The Unreasonable Effectiveness of Deep Networks as a Perceptual Metric
Richard Zhang1
Phillip Isola13
Alexei A. Efros1
Eli Shechtman2
Oliver Wang2
1UC Berkeley
2Adobe Research
Code [GitHub]
CVPR 2018 [preprint]


While it is nearly effortless for humans to quickly assess the perceptual similarity between two images, the underlying processes are thought to be quite complex. Despite this, the most widely used perceptual metrics today, such as PSNR and SSIM, are simple, shallow functions, and fail to account for many nuances of human perception. Recently, the deep learning community has found that features of the VGG network trained on the ImageNet classification task has been remarkably useful as a training loss for image synthesis. But how perceptual are these so-called "perceptual losses"? What elements are critical for their success? To answer these questions, we introduce a new Full Reference Image Quality Assessment (FR-IQA) dataset of perceptual human judgments, orders of magnitude larger than previous datasets. We systematically evaluate deep features across different architectures and tasks and compare them with classic metrics. We find that deep features outperform all previous metrics by huge margins. More surprisingly, this result is not restricted to ImageNet-trained VGG features, but holds across different deep architectures and levels of supervision (supervised, self-supervised, or even unsupervised). Our results suggest that perceptual similarity is an emergent property shared across deep visual representations.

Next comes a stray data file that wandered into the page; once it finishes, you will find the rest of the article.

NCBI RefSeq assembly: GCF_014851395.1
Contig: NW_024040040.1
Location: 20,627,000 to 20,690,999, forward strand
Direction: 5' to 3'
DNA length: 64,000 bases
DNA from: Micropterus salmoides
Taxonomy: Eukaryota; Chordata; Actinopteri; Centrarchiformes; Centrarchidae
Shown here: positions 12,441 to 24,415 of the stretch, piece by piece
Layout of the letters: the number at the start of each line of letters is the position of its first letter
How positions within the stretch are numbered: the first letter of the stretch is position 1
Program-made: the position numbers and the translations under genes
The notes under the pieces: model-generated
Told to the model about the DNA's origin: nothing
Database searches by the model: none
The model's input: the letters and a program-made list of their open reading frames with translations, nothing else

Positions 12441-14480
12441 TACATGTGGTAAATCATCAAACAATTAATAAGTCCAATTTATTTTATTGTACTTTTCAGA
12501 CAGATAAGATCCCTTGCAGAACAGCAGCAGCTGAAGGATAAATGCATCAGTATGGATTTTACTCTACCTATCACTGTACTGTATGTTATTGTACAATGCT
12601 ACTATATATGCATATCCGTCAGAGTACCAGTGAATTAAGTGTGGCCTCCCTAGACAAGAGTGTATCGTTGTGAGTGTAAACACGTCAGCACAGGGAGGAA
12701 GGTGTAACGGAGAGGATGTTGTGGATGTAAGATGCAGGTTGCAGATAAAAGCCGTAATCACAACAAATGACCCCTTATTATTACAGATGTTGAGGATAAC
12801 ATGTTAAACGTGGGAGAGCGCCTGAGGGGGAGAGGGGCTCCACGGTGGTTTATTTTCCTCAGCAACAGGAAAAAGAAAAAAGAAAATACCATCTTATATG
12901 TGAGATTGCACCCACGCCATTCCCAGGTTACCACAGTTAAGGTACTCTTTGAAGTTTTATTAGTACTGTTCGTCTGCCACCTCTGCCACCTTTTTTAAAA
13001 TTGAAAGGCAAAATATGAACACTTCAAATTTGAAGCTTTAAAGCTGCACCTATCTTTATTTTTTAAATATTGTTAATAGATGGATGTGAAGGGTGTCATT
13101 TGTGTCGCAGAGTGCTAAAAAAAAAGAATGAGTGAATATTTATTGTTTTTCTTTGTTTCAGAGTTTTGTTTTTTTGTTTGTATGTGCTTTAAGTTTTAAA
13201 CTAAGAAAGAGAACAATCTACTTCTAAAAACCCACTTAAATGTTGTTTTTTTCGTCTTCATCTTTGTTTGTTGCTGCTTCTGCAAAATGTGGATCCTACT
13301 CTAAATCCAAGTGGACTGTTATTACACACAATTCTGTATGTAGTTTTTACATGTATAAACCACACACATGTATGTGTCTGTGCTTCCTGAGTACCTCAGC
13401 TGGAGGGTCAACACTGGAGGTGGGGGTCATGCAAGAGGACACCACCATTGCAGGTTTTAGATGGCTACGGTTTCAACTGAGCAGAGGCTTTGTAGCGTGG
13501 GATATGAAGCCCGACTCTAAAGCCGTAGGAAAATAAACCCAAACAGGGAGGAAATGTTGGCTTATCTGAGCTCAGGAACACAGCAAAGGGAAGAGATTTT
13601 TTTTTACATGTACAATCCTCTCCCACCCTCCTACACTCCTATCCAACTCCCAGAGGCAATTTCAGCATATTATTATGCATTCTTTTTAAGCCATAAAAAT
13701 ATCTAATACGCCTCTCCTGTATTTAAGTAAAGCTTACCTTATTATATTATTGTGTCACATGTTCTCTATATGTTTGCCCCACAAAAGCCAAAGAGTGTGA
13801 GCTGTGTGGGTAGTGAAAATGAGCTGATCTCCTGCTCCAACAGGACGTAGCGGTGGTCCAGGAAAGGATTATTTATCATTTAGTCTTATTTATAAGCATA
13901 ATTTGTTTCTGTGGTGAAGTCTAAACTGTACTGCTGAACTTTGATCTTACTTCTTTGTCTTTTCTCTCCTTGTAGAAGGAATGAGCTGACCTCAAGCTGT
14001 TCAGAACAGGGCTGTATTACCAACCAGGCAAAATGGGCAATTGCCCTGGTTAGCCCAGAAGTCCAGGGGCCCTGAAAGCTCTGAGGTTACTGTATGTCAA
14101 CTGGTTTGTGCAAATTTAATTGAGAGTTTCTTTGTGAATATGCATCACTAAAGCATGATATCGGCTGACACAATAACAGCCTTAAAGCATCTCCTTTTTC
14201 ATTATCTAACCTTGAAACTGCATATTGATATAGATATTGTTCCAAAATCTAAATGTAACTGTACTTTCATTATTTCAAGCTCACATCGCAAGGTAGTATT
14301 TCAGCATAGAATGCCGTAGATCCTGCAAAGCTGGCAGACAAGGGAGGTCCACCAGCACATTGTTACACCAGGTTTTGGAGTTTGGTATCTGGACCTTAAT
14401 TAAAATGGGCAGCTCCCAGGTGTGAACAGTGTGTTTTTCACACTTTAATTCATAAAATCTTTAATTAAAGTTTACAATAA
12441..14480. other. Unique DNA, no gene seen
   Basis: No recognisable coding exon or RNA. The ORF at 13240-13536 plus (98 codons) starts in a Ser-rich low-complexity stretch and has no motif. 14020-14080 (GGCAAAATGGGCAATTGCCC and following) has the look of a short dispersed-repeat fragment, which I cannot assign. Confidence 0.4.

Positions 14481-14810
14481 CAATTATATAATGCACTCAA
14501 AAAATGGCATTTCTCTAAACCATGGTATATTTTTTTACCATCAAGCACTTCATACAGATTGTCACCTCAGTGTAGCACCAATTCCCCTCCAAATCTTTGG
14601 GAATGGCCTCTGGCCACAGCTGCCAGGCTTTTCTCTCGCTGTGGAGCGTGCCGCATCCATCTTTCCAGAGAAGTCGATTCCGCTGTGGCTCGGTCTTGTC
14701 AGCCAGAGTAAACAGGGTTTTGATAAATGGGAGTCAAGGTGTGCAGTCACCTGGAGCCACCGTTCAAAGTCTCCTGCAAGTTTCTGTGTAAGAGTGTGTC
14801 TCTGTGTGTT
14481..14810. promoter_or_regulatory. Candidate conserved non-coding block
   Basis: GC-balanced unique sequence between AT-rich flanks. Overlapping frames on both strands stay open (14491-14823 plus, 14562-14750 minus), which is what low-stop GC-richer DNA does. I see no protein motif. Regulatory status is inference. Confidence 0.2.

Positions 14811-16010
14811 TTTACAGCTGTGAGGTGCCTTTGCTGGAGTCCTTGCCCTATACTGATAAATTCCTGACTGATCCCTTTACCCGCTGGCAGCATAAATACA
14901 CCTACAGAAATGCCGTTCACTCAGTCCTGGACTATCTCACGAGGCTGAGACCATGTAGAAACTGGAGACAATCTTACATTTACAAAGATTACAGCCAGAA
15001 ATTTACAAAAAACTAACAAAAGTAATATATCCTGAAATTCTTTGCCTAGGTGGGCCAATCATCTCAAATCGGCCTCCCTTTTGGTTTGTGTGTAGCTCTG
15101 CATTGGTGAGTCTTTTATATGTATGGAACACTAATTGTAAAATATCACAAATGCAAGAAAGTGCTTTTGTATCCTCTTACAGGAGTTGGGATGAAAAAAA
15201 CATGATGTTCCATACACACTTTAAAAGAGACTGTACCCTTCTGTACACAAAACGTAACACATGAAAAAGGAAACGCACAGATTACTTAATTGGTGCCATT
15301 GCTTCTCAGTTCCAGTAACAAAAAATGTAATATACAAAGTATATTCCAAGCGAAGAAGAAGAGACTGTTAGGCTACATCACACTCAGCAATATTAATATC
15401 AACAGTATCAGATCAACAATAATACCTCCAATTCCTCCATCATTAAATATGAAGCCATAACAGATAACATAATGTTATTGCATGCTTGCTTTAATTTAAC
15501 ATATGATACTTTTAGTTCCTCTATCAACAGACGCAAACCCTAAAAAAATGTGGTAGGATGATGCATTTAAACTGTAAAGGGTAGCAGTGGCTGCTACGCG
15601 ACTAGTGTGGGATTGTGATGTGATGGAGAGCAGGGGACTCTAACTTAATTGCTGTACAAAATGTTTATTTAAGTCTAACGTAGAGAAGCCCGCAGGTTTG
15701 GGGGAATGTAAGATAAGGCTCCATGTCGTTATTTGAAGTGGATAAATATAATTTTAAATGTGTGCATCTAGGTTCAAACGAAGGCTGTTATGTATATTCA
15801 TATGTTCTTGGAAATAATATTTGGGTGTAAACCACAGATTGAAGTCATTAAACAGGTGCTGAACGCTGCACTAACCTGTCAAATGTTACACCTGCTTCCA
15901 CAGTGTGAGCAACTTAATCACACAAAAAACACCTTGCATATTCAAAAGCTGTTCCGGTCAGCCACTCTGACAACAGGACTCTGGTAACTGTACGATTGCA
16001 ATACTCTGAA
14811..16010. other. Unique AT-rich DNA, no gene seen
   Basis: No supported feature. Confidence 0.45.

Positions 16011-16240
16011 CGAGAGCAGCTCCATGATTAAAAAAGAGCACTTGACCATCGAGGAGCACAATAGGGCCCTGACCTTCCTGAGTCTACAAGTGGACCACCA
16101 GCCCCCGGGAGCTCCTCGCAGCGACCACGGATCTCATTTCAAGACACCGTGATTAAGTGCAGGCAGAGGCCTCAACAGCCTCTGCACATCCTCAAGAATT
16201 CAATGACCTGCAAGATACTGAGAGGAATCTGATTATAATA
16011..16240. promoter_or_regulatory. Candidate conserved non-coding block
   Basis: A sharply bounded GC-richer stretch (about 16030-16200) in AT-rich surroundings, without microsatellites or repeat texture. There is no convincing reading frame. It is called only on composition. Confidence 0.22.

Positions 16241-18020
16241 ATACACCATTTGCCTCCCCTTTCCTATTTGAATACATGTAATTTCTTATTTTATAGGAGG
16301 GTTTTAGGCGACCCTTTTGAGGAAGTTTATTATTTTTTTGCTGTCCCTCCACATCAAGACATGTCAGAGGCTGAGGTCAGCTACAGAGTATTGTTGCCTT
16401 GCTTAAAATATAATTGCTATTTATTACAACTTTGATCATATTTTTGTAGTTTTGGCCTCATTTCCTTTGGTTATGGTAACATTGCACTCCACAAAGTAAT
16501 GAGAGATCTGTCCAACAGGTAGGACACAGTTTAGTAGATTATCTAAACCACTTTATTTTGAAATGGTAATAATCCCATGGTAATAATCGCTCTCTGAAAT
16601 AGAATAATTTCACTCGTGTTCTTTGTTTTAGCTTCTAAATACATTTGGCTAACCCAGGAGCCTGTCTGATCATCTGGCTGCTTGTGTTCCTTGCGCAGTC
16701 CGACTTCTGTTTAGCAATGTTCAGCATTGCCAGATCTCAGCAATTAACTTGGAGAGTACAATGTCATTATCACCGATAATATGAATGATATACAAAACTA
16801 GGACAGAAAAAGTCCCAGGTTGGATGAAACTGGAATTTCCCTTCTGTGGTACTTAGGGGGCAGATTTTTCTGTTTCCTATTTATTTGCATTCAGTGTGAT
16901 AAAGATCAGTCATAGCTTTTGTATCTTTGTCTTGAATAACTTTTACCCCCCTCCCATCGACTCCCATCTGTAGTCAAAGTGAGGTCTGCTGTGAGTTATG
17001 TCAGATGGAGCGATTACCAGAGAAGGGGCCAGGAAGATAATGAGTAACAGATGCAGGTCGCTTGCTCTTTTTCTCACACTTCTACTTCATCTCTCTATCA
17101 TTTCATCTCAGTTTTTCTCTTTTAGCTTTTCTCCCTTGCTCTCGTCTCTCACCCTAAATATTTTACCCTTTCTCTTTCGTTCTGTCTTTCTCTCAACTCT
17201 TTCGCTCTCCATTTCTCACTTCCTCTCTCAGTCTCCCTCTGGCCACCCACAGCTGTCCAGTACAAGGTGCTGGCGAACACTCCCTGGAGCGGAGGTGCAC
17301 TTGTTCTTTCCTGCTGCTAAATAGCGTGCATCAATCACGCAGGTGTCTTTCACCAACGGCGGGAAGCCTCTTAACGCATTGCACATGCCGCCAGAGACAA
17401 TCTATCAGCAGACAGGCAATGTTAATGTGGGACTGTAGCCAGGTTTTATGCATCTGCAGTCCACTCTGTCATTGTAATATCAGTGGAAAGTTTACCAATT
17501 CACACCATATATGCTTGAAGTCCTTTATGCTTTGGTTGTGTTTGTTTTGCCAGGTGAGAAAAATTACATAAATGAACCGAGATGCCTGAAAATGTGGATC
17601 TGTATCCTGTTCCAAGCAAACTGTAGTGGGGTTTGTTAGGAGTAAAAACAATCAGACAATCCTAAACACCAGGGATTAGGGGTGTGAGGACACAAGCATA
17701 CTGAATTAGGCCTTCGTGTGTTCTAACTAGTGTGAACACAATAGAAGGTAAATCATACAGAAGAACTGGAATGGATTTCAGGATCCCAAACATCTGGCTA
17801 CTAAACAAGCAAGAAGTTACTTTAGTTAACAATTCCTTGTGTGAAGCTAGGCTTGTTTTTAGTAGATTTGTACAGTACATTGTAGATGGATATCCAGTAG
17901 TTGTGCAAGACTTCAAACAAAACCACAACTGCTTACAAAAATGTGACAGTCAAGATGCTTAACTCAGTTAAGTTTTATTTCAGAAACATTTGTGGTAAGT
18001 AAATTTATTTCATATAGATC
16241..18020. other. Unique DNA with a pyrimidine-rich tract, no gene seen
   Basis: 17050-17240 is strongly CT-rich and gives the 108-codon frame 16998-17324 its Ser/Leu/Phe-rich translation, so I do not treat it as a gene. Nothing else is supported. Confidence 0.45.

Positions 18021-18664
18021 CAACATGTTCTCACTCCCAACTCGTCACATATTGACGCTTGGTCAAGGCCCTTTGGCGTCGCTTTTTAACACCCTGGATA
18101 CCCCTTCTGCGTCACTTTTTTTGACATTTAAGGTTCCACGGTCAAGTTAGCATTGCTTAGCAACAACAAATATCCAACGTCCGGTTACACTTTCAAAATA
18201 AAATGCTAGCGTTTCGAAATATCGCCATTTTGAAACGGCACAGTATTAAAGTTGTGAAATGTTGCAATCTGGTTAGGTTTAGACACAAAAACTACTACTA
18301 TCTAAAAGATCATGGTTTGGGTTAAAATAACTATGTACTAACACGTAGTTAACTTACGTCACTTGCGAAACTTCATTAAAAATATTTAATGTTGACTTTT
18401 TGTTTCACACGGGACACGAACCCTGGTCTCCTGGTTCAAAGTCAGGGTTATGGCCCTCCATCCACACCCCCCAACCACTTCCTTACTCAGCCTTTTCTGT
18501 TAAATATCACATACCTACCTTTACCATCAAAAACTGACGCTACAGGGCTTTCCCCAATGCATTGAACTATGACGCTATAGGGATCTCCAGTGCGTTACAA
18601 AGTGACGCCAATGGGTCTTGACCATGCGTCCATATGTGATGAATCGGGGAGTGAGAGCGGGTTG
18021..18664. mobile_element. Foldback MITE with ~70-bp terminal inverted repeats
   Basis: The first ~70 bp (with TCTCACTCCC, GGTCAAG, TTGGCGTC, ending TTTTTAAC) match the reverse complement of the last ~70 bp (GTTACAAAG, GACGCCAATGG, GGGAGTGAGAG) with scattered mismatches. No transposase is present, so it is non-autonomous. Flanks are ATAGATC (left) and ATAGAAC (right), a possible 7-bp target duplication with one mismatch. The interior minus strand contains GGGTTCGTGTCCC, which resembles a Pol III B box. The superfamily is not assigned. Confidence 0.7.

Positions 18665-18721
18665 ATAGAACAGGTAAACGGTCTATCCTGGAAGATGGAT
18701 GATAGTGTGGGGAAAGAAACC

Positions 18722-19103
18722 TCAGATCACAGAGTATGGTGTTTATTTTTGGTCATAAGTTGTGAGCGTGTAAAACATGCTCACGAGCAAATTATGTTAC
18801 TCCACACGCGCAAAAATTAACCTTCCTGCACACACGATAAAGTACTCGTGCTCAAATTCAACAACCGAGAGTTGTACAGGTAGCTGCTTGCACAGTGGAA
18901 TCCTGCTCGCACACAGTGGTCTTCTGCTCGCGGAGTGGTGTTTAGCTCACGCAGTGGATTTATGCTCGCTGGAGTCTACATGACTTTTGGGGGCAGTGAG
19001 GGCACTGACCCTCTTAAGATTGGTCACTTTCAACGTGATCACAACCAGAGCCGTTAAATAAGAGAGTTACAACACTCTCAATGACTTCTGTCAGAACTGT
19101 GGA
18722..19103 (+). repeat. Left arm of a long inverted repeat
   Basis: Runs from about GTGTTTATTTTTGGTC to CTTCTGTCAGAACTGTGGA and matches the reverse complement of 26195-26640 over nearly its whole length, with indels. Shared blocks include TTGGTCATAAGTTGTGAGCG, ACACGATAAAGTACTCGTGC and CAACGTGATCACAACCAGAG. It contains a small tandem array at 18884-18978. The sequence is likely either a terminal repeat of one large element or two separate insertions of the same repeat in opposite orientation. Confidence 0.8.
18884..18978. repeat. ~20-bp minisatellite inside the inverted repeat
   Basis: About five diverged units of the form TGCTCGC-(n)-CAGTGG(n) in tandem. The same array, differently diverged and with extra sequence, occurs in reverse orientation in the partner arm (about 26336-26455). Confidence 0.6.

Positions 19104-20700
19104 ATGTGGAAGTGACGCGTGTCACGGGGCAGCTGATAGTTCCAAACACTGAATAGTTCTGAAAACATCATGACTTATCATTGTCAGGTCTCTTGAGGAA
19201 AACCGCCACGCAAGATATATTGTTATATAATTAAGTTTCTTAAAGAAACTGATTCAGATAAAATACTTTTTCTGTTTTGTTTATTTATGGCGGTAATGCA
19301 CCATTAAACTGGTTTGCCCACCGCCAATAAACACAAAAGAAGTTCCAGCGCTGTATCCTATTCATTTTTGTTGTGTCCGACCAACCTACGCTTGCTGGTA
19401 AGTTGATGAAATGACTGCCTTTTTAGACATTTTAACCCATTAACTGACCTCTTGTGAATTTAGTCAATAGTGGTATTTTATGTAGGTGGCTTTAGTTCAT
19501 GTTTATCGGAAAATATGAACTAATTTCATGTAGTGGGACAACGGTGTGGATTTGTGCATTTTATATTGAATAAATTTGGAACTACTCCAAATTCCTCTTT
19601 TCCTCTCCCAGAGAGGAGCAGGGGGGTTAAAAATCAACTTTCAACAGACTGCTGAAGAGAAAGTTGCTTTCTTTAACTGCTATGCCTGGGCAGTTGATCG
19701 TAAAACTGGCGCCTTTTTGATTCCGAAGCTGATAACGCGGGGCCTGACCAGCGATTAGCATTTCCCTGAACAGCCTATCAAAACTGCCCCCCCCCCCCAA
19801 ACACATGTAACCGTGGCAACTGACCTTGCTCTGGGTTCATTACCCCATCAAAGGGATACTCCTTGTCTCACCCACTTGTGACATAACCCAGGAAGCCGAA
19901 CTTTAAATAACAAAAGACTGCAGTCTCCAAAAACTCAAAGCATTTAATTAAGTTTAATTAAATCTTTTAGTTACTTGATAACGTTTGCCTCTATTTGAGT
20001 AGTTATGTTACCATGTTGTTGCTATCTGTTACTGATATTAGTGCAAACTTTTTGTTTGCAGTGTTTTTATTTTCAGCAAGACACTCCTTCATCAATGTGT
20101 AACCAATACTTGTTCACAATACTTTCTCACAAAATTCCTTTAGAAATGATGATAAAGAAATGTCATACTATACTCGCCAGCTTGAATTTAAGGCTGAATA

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R. Zhang, P. Isola, A. A. Efros,
E. Shechtman, O. Wang.

The Unreasonable Effectiveness of
Deep Features as a Perceptual Metric.

In CVPR, 2018 (preprint).



This research was supported, in part, by grants from Berkeley Deep Drive, NSF IIS-1633310, and hardware donations by NVIDIA Corp. We thank members of the Berkeley AI Research Lab and Adobe Creative Intelligence Lab for helpful discussions. We also thank Radu Timofte, Zhaowen Wang, Michael Waechter, Simon Niklaus, and Sergio Guadarrama for help preparing data. RZ is partially supported by an Adobe Research Fellowship, and much of this work was done while RZ was an intern at Adobe Research.